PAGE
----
My wife and I went through a situation 3 years ago which many other growing families will face during their lives. We had our second child on the way and we knew that we had to either upgrade the home we were in, or move entirely to get some more space. In the end we decided that we would get the guys in from CBI Tulsa, to give our home the extra space it needed, knock through the garage and taking over the loft space.
The extension was a tough time and I definitely would do things differently if I were to do it over again. With this in mind I wanted to share with you some tips on getting ready for such an ordeal, if you have decided to have an extension on your home.
Whether it was through being arrogant or naive, I decided to push on with our home extension, before we were granted planning permission, assuming that there was no way it could be denied. Unfortunately however, the permission was not granted and we were forced to g back to the drawing board with regards to our plans. Not only did this cause headaches, but it also meant that the job itself took an additional month to complete. If you are planning an extension, make sure that you have the planning permission in place before you start.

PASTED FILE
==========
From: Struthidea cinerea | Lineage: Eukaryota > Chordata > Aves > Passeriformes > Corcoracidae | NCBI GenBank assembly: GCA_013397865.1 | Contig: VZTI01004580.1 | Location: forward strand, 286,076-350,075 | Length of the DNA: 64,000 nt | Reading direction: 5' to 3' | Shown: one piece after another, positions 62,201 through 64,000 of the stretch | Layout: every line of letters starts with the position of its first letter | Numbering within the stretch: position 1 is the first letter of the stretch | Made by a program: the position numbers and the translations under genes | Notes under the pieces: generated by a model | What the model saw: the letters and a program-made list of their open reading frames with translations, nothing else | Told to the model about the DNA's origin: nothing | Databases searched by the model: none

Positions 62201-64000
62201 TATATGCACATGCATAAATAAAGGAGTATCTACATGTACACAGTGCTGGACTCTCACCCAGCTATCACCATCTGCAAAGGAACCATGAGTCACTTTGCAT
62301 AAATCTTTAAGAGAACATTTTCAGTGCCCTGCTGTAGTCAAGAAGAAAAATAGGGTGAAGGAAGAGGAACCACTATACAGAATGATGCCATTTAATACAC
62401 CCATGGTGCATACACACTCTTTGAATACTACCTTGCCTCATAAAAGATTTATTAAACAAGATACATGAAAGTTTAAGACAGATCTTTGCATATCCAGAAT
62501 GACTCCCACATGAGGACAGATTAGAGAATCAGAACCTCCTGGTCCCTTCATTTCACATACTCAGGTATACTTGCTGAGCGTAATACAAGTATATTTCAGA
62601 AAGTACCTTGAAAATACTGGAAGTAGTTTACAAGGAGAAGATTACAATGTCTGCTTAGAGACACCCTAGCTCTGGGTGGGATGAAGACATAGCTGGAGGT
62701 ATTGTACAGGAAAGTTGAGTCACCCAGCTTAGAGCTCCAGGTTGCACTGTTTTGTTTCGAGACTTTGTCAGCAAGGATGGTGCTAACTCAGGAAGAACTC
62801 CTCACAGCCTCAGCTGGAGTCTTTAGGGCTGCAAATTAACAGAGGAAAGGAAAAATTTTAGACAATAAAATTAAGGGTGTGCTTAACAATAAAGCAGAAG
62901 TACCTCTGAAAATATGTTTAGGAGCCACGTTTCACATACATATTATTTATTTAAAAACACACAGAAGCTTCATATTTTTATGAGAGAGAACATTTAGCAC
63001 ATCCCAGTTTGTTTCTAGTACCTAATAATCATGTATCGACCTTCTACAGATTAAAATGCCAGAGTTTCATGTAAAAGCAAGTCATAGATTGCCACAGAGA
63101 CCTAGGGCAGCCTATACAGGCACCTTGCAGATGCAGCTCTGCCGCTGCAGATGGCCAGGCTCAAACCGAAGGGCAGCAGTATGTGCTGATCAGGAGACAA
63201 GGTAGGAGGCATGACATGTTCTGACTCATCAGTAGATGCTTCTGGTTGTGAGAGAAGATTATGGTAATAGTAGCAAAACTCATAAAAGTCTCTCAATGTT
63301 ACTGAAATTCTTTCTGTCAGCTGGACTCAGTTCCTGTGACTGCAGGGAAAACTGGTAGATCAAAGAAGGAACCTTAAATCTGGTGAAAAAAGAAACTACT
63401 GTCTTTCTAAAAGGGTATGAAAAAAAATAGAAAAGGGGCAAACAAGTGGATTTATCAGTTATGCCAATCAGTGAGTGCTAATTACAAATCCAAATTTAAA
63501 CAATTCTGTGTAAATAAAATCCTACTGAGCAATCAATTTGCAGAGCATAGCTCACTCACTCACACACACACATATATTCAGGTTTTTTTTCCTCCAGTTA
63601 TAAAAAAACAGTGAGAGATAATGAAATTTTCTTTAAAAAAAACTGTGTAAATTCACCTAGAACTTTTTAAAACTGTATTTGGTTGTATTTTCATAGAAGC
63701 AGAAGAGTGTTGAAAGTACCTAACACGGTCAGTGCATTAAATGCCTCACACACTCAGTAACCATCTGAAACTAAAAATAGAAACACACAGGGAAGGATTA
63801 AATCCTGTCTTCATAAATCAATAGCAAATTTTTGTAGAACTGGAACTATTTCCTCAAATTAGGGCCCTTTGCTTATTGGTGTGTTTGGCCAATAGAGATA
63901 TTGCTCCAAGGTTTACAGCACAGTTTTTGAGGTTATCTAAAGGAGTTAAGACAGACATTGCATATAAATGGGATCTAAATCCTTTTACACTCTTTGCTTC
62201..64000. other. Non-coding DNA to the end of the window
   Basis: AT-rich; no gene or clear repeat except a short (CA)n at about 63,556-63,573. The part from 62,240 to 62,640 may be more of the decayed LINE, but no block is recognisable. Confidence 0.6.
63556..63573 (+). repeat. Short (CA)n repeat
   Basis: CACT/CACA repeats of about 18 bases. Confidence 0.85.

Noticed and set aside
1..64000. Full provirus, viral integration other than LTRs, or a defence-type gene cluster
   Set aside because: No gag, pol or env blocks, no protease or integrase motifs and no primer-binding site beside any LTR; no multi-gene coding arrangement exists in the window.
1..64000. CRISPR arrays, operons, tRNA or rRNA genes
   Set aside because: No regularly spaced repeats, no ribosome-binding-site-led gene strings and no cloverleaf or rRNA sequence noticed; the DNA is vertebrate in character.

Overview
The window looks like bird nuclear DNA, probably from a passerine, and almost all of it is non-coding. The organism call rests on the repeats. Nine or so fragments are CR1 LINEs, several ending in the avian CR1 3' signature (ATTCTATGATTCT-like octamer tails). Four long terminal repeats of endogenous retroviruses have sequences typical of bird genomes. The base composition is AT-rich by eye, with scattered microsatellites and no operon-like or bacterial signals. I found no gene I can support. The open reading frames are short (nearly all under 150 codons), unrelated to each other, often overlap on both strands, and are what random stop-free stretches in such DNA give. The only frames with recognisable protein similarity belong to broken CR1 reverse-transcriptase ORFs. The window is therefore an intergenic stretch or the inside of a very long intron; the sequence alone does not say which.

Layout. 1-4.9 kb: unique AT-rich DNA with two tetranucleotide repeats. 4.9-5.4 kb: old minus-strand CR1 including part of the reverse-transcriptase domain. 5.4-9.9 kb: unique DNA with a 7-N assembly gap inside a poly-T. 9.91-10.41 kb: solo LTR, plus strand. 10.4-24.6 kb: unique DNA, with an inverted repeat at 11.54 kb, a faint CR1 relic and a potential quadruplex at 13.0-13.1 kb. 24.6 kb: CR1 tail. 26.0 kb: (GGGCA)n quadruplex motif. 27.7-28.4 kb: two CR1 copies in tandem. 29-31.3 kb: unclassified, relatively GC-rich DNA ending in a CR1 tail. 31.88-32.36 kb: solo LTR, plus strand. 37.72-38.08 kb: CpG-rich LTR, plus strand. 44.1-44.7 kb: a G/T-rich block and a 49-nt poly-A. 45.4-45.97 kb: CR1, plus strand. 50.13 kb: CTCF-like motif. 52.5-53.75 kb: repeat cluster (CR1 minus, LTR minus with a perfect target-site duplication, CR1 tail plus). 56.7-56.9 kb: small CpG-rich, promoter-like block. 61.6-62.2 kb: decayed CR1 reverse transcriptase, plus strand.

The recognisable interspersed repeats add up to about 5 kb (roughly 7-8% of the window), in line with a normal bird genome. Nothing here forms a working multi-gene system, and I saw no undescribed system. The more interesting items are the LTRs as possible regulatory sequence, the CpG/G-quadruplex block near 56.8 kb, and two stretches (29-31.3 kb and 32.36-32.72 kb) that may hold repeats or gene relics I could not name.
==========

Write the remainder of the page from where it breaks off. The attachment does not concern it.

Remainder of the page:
House extensions almost always go over budget, mine included, and it makes a lot of sense that you have some money in reserve, to ensure that you can try and stay under budget. The reason for the change in costs is that materials can go up and down in cost, weather could force you to lose working days, which also cost money, plus the fact that there is always an issue which you’ll run into, which money is needed for to remedy the situation. When you first commit to a house extension, don’t just throw every penny which you have at it, you must keep some to the side for any overspends which may take place.
Stay or Go?
The choice will of course be up to you but I would say that that the biggest mistake which I made during this process, was staying in the home with my family whilst the work was being completed. Our alternative option was to pay for a hotel for the duration, and the only reason we didn’t do it was because of the financial implications. Looking back now, I would spend that money on a hotel 100 times over, to avoid the dirt, the noise and the overall upheaval that living on a construction site brings you. Make sure that you have made provisions for either staying in the home or leaving, whilst the work is being completed, and my recommendation would be that if you can leave, then do it.